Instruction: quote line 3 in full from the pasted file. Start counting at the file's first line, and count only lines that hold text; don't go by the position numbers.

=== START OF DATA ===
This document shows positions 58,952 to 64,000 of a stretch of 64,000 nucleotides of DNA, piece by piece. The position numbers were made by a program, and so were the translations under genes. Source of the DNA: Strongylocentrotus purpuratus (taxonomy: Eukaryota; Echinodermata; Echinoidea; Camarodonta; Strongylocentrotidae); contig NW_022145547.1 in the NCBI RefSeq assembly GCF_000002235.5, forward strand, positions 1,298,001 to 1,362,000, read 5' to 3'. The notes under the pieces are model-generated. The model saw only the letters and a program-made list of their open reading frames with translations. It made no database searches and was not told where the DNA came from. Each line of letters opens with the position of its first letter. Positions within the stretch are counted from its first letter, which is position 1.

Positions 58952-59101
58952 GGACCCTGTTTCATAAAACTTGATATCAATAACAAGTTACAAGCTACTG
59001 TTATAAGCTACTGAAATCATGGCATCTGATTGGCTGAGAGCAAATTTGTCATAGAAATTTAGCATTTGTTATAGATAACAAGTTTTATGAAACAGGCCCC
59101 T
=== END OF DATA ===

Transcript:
58952 GGACCCTGTTTCATAAAACTTGATATCAATAACAAGTTACAAGCTACTG